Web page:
We are now working with more online documents than ever before. In this blog I’m going to show you how to use Adobe Acrobat, an amazing tool to help you organise and collate your legal documents.
Working as a Legal PA most of my clients are, you guessed it, lawyers. If you know the legal industry well then you’ll know it has always been very document heavy. I can remember the days of working for a litigation firm and spending hours on my feet at the photocopier scanning in large bundles of legal documents for the court, counsel and experts.
I would spend hours collating the PDF’s into online bundles with indexes etc. so that it made it easier for the recipient to read through. On the other hand, I would also photocopy these bundles into various lever arch files so that the recipient could read the paper copy.
Nowadays though, most documentation is online, but who likes receiving an email with 20+ PDF’s to read? Certainly not me, it makes it quite hard to manage.
To make my document and scanning jobs easier, I recently purchased Adobe Acrobat and it’s been such a lifesaver for both myself and my clients.
My clients usually ask me to:
- Collate Word docs and PDFs into one file
- Convert a PDF into a Word document so that it can be edited
- Organise and remove pages from a PDF
- Put together online bundles
- Add dates to PDFs that have just been signed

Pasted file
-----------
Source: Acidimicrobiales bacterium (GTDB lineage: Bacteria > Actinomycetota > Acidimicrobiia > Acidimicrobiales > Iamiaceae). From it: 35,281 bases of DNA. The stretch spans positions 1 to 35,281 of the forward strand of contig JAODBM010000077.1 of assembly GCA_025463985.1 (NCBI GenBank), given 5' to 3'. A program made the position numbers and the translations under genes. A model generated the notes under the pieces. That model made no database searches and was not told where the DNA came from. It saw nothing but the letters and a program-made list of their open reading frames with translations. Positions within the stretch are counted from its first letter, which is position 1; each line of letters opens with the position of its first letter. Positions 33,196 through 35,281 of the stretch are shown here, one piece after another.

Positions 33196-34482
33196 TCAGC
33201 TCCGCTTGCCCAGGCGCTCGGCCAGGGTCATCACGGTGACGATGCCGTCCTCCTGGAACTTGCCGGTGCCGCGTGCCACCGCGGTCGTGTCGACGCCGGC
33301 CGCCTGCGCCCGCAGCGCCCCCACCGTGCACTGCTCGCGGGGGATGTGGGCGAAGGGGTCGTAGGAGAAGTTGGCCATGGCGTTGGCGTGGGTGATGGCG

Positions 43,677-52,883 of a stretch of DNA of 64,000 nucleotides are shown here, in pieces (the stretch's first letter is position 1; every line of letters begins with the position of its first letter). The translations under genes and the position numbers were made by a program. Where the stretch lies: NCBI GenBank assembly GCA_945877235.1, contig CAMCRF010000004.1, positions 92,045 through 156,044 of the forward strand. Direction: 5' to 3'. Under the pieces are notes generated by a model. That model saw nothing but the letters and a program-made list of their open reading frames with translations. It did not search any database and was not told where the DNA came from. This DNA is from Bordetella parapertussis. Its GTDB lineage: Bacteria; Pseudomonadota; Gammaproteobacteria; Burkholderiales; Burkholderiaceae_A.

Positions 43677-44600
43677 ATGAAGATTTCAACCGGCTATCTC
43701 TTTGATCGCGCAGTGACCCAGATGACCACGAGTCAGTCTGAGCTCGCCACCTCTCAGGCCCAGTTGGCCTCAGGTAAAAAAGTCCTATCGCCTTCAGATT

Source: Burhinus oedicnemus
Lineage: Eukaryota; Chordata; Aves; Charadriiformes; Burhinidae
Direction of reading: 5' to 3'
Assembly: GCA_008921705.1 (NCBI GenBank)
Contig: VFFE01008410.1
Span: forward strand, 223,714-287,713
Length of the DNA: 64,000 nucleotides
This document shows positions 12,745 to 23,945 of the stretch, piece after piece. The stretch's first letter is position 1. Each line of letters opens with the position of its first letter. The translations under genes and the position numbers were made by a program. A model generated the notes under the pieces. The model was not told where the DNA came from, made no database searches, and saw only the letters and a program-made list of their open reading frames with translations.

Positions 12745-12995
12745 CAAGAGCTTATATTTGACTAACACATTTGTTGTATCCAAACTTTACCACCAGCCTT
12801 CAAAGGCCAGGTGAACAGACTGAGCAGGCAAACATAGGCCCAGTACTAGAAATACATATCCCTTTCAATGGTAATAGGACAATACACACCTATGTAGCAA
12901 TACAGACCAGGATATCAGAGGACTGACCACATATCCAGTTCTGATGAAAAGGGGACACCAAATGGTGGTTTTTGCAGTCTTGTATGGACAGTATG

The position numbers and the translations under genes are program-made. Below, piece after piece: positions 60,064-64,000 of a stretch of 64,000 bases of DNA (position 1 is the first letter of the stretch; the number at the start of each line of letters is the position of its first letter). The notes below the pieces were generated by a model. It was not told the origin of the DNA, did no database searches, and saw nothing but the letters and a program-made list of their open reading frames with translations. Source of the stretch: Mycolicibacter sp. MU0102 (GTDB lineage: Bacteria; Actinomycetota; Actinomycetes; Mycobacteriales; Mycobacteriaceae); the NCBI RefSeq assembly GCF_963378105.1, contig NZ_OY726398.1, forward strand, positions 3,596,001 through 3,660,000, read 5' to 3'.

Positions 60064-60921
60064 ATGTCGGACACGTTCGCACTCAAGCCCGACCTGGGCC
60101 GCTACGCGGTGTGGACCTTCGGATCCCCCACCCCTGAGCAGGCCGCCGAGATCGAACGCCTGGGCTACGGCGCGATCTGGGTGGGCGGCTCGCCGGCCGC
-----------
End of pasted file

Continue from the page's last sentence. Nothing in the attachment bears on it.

With Adobe Acrobat you can do all of these so easily and here’s how:
1 | Combine Files
Combine files means just that, you can upload various PDFs, rearrange them into the order you want, give it a new file name and combine and you are left with 1 PDF. I use this function a lot with clients.
2 | Edit PDF
Once a legal document has been signed, the edit tool allows you to enter in the date. This is extremely handy for any legal work that I do.
3 | Organise pages
This feature is one of my favourites. I recently did a large scanning job where the pages were both portrait and landscape. All pages are scanned in as portrait as the default, but you want to make it easy for the person who is reading the PDF.
With the organise pages function, you can tick each of the pages that should be viewed as landscape, rotate them and save. This will make it so much easier for the recipient to read.
4 | Export PDF
Converting a Word doc to PDF is easy via Microsoft Word. However, converting a PDF back to Word can be quite tricky without decent software. Cue Adobe Acrobat. The PDF to Word export works a treat and really does copy it over accurately meaning it’s easy to edit.
You can also export a PDF into a PowerPoint presentation and a spreadsheet.
There are also other features such as adding stamps and numbering to documents, sending documents out for signature, compressing PDF’s (if they are too large), adding comments and markups and comparing to quickly and accurately detect differences between two versions of a PDF file.
The cost for Adobe Acrobat is around £15 a month but so worth it. What’s that saying “having the right tools for the job”, and if you work with documents frequently then Adobe Acrobat is most definitely a great tool to have.
If you need help with any legal document editing, converting, organising or exporting then you know where to find me: